Robert Barrol
Bernard Barron
Enoch Barrott
Francis Barsidge
William Bartlet
Joseph Bartley
Charles Barthalemerd
Charles Bartholemew
Joseph Bartholomew
—- Bartholomew
Benjamin Bartholoyd
Petrus Bartlemie
Michael Bartol
Thomas Barton
John Basker
William Bason
Donnor Bass
Juvery Bastin
Michael Bastin
Louis Baston
Asa Batcheler
Benjamin Bate
Benjamin Bates
Henry Bates
James Bates
William Batt
John Battersley
John Battesker
Adah Batterman
Adam Batterman
George Batterman (2)
Joseph Batterman
—- Baumos
Thomas Bausto
Benjamin Bavedon
George Baxter
Malachi Baxter
Richard Bayan
Joseph Bayde
Thomas Bayess
John Bayley
Joseph Baynes
Jean Baxula
John Bazee
Daniel Beal
Samuel Beal
Joseph Beane
James Beankey
James Bearbank
Jesse Bearbank
Morgan Beard
Moses Beard
Daniel Beatty
Benjamin Beasel
Joseph Beaufort
Perri Beaumont
Andrew Beck
Thomas Beck
William Beckett
Jonathan Beckwith
Francis Bedell
Frederick Bedford
Joseph Bedford
Thomas Bedford
Benjamin Beebe
Elias Beebe
Joshua Beebe
Benjamin Beeford
James Beekman
Walter Beekwith
Lewis Begand
Joseph Begley
Joseph Belcher
John Belding
Pierre Belgard
Aaron Bell
Charles Bell
Robert Bell
Uriah Bell
Alexander Bellard
Joseph Belter
Julian Belugh
Jean Bengier
Joseph Benloyde
John Benn
George Bennett
John Bennett
Joseph Bennett
Peter Bennett
Pierre Bennett
Anthony Benson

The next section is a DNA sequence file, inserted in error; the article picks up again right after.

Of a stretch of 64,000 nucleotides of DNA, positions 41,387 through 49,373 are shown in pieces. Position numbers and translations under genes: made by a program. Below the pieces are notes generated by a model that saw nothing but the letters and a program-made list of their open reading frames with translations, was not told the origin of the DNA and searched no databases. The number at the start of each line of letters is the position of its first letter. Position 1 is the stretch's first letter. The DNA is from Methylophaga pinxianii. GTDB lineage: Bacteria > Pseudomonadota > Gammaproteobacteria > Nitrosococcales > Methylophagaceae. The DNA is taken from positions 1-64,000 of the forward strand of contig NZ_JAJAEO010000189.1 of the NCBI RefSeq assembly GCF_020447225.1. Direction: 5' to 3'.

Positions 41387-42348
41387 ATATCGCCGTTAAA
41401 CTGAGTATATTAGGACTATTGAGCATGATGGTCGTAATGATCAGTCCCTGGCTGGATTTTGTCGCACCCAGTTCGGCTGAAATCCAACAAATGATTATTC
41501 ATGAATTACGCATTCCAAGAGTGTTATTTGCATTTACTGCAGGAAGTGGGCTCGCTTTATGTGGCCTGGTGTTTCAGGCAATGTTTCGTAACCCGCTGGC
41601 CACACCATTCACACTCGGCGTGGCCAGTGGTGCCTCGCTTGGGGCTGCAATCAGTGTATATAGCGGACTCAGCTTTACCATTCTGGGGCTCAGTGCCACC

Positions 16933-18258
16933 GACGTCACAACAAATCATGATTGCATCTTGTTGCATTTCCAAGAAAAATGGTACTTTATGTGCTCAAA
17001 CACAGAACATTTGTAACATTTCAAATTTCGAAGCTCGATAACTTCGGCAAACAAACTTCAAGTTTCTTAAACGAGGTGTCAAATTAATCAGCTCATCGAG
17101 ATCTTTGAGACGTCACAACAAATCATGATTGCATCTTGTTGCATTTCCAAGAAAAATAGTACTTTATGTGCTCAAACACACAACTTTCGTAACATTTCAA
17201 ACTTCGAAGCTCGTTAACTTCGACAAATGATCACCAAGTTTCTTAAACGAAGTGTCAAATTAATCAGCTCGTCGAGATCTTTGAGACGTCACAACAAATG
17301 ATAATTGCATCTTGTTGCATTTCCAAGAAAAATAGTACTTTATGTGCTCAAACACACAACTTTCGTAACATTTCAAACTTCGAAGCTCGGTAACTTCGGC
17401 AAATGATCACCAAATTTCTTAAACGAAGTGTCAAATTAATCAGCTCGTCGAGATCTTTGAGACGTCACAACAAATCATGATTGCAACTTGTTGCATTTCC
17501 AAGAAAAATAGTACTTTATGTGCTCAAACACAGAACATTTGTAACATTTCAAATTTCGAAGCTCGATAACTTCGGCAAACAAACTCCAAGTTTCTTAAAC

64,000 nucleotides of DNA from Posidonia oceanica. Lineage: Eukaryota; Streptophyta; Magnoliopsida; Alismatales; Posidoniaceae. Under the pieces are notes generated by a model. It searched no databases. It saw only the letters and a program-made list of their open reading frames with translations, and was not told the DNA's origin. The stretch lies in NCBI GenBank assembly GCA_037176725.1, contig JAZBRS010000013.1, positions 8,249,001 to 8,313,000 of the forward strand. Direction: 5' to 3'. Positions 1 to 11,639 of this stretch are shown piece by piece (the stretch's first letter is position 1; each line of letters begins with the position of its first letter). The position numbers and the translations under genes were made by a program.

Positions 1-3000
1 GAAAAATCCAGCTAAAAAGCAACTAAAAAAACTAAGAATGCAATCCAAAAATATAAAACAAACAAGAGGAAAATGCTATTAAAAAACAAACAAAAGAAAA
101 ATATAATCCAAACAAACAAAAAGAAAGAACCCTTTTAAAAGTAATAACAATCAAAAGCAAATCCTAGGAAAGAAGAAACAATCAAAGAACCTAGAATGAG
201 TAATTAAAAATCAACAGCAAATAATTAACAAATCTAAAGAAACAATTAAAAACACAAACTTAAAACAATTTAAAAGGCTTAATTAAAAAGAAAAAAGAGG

Stizer Benson
David Benton
John Benton
Peter Bentler
Nathaniel Bentley (2)
Peter Bentley
William Bentley
Joshua M Berason
Joseoh Berean
Julian Berger
Lewis Bernall
Francis Bernardus
Francis Bercoute
Jean Juquacid Berra
Abner Berry
Alexander Berry
Benjamin Berry
Daniel Berry
Dennis Berry
Edward Berry
John Berry
Peter Berry (2)
Philip Berry
Simon Berry
William Berry (3)
Philip Berrycruise
William Berryman
Jean Bertine
Martin Bertrand
John Bertram
Andrew Besin
Jean Beshire
John Beszick
James Bett
Samuel Bevan
Jean Bevin
Benjamin Beverley
Robert Bibbistone
John Bice
Andrew Bick
John Bickety
Charles Bierd
David Bierd
Joshua Bievey
Benjamin Bigelow
Oliver Bigelow
Thomas Biggs
Jean Bilarie
Charles Bill (2)
Garden Bill
John Bill (2)
Pierre Bill
John Billard
James Biller
Samuel Billing
Benjamin Billings
Bradford Billings
Ezekiel Billings
Robert Billings
David Billows
Frarey Binnen
Cirretto Biola
Pierre Biran
Alexander Birch
Nathaniel Birch
Joseph Bird
Weldon Bird
Thomas Birket